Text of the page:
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I've crashed quite a few birthday parties lately, which has led to me not only botching the lyrics and the cadence of each birthday song, but aso guessing how old everyone is I'm hanging out with. Today is the United States' 237th birthday. And while people often remark that America is pretty young compared to other countries, aren't they actually flattering the 22nd oldest country in the world?
I did some calculations in Excel, using independence dates provided on About.com, and found the average age of a country is about 158.78 years old. Now, before anyone throws a tizzy about what makes a country a country, about nations, tribes, civilizations, ethnic categories, or about my makeshift methodology, keep in mind, I simply assessed 195 countries based on their political sovereignty. That is the occasion we're celebrating today, right? Try this map:
The 158-year old average shouldn't be misconstrued as some prophetic measure for a country's life-expectancy. I can't easily tell you how long each one will last, sorry. There are a lot of factors at play in starting a new country and ending an old one, and that's another article altogether. But here are some interesting things I dug from this study:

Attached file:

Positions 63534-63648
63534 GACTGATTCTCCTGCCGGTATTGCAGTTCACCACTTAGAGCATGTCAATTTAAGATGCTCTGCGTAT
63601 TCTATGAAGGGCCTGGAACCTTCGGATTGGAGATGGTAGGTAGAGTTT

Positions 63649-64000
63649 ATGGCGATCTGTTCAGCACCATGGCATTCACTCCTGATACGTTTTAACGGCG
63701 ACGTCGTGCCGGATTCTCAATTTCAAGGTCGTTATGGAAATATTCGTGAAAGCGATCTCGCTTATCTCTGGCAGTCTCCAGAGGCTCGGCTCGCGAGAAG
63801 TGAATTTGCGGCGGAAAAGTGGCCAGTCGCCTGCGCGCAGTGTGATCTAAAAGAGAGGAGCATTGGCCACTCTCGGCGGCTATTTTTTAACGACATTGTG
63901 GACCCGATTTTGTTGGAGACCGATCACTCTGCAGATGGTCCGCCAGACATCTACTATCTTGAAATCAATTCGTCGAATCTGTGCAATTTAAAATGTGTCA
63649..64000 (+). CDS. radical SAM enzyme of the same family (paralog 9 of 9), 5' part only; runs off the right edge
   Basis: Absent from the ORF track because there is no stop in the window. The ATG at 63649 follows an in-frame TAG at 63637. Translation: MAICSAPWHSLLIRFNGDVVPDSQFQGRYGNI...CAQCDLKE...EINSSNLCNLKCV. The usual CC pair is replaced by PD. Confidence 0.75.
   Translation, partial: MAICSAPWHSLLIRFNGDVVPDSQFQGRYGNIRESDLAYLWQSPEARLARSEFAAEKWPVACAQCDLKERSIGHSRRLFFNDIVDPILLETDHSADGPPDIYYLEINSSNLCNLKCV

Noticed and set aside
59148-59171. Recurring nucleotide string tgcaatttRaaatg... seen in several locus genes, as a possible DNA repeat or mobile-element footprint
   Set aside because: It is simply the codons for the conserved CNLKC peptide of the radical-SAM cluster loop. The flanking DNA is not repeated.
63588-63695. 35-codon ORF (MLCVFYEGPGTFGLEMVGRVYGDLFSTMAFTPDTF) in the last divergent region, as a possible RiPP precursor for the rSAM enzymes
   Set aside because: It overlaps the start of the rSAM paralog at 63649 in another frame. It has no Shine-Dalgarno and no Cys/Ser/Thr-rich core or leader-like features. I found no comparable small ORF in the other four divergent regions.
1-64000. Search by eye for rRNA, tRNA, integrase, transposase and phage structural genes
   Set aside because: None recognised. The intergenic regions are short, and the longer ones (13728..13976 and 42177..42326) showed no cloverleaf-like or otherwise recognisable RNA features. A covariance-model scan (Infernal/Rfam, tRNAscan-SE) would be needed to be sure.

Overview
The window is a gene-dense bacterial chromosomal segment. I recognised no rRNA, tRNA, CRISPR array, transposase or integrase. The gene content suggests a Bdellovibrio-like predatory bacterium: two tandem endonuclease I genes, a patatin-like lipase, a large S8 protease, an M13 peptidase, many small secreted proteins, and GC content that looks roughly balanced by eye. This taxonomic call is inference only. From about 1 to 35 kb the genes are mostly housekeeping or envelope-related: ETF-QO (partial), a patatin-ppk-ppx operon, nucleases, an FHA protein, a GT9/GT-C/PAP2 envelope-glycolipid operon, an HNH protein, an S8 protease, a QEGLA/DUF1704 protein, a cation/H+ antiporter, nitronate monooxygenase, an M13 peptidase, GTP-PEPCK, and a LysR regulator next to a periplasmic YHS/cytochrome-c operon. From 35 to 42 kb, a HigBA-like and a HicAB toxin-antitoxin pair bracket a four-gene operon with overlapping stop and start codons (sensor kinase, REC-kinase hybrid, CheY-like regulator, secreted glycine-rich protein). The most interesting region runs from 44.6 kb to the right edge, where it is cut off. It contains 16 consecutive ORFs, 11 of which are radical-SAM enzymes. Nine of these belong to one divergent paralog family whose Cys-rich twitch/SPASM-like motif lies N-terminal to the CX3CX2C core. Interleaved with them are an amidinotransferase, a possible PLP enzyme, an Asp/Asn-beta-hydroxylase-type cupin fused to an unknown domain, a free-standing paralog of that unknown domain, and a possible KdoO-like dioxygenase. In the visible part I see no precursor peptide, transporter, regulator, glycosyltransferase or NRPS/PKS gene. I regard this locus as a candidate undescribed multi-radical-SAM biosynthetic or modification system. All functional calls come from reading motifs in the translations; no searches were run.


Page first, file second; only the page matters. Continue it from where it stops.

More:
- Due to British decolonization in 1960, there are 18 53-year old countries.
- The collapse of the Soviet Union in 1991 gives us 16 22-year old countries.
- The middle children, Italy (152) and Liberia (166), come closest to the average age, but they are still in the antiques tier at 44th and 45th eldest.
- Or should we consider the Democratic Republic of the Congo as the true middle child? It is the median-aged country (August 13th, 1960), one of the 53-year olds, with half of all countries older than it, and half of all countries younger than it.
- South Sudan is the youngest, and going to be 2 on July 10th.
- Japan is the oldest, at 2,673, and it's "National Foundation Day" (February 11th, 660 BC) is a rough estimate of when its earliest emperor took the throne.
So, as you might be watching some fireworks tonight—brought to you by the second oldest country—and cheering that America will probably live forever, now you at least have a better idea of how long forever is.